YARPAH TOWN, River Cess – Since the end of the Christmas and New Year break, public schools in River Cess have not reopened, as some teachers in the county are demanding the payment of five-month salary arrears they say the government owes them.
The Ministry of Education announced that public schools across the country would officially reopen on January 6, although schools in Monrovia were unofficially delayed until Tuesday, January 7 due to a protest organized by the Council of Patriots.
Prior to the holiday break, the president of the River Cess chapter of the National Teachers Association appeared on Echo Radio to announce that they would join a nationwide protest to demand payment of salaries they have not received since August 2019.
The National Civil Society Council of Liberia, comprising of several groups including the National Teachers Association of Liberia, had announced a nationwide protest in demand of salary payments. The Ministry of Education, in anticipation of the outcome of the action, announced an earlier closure of schools, before the Christmas and New Year’s festive season.
Of the 427 public school teachers in River Cess, only the 119 who received salaries through Lonestar MTN mobile money service have been paid during the five-month period. The remaining 308 who are paid through Afriland MC2 Bank in Cestos are yet to receive their pay transferred to their accounts, according to the union.
A meeting of all public school teachers in the county was held in Cestos last Friday where the teachers, including those who received payments, resolved to stay away from the classroom until all teachers are paid their arrears in full.
Gargar has disclosed that all public schools in the county will remain closed until the teachers are paid their arrears in full.
“As you may know, the River Cess teachers have not gotten their salary arrears for a couple of months now and we will not go to school until we can get our salaries from the MC2 bank,” he told The Bush Chicken.
“I have been made to understand that the government has paid all civil servants in the country for these months except for December. So, we will take up issues with the MC2 bank here in Cestos then, they will now call Afriland First Bank for our money.”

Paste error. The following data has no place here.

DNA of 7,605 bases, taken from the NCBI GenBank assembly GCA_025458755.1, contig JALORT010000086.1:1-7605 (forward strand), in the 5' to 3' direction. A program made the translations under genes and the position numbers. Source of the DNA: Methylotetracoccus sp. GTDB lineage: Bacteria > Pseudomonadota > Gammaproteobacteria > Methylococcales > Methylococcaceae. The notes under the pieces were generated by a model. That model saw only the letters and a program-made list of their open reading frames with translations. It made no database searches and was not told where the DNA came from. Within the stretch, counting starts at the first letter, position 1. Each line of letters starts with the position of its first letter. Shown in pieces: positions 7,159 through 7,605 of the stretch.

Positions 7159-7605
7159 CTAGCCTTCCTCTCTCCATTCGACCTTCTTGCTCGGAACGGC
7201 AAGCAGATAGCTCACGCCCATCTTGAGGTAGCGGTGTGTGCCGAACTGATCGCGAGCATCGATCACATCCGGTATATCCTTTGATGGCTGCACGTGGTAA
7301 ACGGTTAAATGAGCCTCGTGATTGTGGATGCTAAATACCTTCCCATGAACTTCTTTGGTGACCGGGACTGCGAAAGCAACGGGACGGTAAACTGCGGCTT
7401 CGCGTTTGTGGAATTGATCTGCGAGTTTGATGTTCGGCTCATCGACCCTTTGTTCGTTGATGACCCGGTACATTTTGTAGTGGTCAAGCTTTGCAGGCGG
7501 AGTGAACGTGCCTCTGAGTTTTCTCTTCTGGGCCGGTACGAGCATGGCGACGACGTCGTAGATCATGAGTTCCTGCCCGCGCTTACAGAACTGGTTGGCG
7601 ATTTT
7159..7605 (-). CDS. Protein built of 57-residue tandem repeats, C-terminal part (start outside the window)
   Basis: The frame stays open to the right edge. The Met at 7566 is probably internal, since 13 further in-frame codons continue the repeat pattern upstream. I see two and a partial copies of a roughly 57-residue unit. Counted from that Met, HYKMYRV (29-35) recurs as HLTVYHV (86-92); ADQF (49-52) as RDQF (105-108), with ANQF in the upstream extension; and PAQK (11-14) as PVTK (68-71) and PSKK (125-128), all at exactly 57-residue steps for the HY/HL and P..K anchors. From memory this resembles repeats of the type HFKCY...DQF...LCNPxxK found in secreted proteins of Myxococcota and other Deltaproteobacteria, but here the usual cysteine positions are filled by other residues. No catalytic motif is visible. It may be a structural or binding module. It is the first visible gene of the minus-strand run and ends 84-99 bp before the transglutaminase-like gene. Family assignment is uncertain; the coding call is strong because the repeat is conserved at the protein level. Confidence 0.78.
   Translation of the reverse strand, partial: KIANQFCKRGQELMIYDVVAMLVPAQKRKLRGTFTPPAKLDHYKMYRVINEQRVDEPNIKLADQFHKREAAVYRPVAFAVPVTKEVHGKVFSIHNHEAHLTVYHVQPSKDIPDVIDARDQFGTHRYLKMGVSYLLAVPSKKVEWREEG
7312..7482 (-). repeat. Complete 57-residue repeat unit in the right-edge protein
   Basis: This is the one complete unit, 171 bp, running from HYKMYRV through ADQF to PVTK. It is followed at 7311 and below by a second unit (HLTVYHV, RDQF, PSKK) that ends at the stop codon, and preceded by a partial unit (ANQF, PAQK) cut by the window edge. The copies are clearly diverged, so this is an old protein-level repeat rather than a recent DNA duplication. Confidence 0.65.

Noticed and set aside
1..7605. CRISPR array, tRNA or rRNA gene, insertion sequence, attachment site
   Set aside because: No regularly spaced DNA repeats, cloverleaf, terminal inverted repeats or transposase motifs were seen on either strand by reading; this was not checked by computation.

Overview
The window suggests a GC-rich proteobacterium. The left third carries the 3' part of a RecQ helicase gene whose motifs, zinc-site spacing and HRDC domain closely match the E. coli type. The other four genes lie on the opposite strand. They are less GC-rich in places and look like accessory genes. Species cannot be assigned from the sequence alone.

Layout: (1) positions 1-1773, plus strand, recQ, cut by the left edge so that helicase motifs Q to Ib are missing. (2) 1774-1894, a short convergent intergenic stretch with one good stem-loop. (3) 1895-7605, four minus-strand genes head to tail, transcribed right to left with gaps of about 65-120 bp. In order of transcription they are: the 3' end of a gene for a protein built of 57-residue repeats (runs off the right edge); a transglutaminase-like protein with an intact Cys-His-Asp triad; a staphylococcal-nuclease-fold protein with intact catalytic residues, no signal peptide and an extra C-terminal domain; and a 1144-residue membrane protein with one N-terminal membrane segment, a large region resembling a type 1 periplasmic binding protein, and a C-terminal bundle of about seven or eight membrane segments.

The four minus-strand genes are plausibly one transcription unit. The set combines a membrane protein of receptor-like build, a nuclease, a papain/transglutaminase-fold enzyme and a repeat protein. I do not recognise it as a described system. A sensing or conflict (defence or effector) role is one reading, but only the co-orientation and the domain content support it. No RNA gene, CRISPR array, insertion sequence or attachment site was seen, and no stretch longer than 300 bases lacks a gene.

A tour of the Central River Cess Education District #1 and Fen River Education District on Monday, January 13 saw all public schools in the districts closed, except Sayuo Public School, which is being operated by private provider Rising Academy under the government’s public-private partnership program, LEAP.
At Yarpah Town Public School, only the principal, Amos Qwadakpee Woryonwon, along with two students, were seen on the campus. Classrooms were completely empty. The last time classes were held on the campus was on December 17, 2019.
Woryonwon explained that teachers in the school are among those yet to receive their salaries since last August. He said he cannot force them to come to school under such conditions.
“We all have families, and if other people worked and they cannot get their pay, I can’t do otherwise,” he said. “All I can do now is to inform the [parent teacher association] about the situation on ground.”
When contacted, the human resource officer for the River Cess School System, Jacob Kouviakoe, told The Bush Chicken in a phone interview that teachers’ claim of not being paid for five months is a “blatant lie.”
Kouviakoe said some of the teachers are fabricating the claim.
“The NTAL president is in error because [the] government does not owe any teacher in River Cess,” he said.” According to him, the NTAL president in the county was “trekking on a wrong path.”
However, the MC2 bank manager in Cestos, John Tieh, confirmed that some of the teachers in the county received their salaries for July and August in December 2019. Tieh said its partner, Afriland First Bank, has informed him that payrolls for the remaining arrears were still being processed.
Featured photo by Eric Opa Doue